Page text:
And by compromising themselves, they’ve been on the end of some less than complimentary Glassdoor reviews, exposing the shady practices to the world.

And while from the outside it might not look like this had a particularly detrimental impact on growth, the splash of news coverage that revealed these issues was enough to bring down a series of high profile employees while the CEO embarked on a media relations tour to soothe staff and investors alike.

The damage may be long lasting…

Of course, Revolut aren’t the only ones guilty of this – they are simply the most high profile cases of a widespread challenge within the startup community.

Glassdoor, as is their name and prerogative, have been opening people’s eyes to what goes on behind the curtain at startups across the world. Culture Trip, a digital publisher, has also seen the wrath of their staff on Glassdoor.

Reviews highlight a lack of standards across the business, bad management, and lack of any culture at all.

A negative or imbalanced workplace culture offers more risk than it does reward. Consider the employees of your business: if the culture within their office environment is detrimental to their work, it’s likely they will seek a new place to work once their patience has worn thin.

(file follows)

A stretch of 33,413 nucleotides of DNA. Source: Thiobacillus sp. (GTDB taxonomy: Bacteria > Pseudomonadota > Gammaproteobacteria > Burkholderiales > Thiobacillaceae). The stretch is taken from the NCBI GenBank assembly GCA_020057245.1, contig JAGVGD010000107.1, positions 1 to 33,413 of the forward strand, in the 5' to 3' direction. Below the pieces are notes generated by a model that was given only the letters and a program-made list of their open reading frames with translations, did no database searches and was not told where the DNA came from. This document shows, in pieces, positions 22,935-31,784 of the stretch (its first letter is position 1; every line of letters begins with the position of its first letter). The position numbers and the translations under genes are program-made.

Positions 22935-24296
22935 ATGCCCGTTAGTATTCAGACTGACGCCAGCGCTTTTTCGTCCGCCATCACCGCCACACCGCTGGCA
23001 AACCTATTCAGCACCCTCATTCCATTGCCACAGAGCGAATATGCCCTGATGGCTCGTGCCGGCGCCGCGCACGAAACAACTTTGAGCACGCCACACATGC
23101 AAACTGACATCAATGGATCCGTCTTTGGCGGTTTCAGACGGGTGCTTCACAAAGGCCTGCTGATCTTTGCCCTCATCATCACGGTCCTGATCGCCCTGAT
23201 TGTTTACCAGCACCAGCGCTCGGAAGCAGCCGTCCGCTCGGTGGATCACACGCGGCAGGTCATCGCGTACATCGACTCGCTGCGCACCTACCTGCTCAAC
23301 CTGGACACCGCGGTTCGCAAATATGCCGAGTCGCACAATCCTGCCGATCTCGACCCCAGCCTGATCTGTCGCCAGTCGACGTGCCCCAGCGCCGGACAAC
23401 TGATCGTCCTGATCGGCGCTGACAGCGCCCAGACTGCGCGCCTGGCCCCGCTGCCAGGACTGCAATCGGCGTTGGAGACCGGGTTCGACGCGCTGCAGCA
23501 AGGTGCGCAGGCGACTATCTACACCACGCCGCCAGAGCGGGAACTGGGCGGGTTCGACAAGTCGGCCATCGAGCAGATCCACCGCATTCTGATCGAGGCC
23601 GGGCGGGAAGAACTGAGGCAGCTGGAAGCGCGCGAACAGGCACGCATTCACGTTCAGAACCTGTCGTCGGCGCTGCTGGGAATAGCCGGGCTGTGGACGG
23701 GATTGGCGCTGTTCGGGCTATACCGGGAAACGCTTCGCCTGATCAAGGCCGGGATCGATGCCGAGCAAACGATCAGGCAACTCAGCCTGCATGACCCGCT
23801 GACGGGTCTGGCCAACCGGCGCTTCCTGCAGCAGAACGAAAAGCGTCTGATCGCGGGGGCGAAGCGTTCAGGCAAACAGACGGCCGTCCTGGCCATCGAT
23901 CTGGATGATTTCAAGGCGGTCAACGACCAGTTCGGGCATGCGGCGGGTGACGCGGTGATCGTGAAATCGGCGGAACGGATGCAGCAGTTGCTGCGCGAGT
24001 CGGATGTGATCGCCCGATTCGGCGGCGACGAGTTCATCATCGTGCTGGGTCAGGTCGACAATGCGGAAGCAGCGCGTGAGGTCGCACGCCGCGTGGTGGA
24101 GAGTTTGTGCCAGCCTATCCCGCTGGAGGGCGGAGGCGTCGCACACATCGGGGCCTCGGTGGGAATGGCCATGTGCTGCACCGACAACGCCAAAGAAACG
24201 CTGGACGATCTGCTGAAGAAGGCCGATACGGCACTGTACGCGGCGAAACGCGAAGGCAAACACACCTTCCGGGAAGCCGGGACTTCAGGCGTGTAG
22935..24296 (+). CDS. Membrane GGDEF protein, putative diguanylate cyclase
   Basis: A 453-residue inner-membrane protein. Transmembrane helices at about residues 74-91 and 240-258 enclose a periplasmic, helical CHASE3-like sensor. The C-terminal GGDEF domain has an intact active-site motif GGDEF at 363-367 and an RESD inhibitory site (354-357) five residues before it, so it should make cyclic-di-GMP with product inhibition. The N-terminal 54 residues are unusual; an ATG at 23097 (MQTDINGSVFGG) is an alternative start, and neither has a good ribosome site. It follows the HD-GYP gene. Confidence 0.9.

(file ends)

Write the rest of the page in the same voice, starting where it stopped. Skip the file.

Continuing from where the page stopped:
And that’s when the negativity travels.

They will have a renewed sense of what they are looking for and a greater understanding of their own worth within the workplace.

A previous bad experience will make them aware of the signals to look out for in terms of bad vibes.

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But how do these businesses get it so wrong?

The simple answer is that values and culture get a lot of lip service but it’s simply not backed up.

Founders and CEOs can talk in glib terms about building a business, splashing phrases like teamwork across the walls, and offering up platitudes about how the investment is only because of the strength of the team, but if they don’t back it up, then it will only ring hollow.

Indeed, there is an intrinsic relationship between company culture and employee values.

They work together, hand in glove, and you simply can’t create a workplace culture that fulfills the needs of your employees without clear staff values.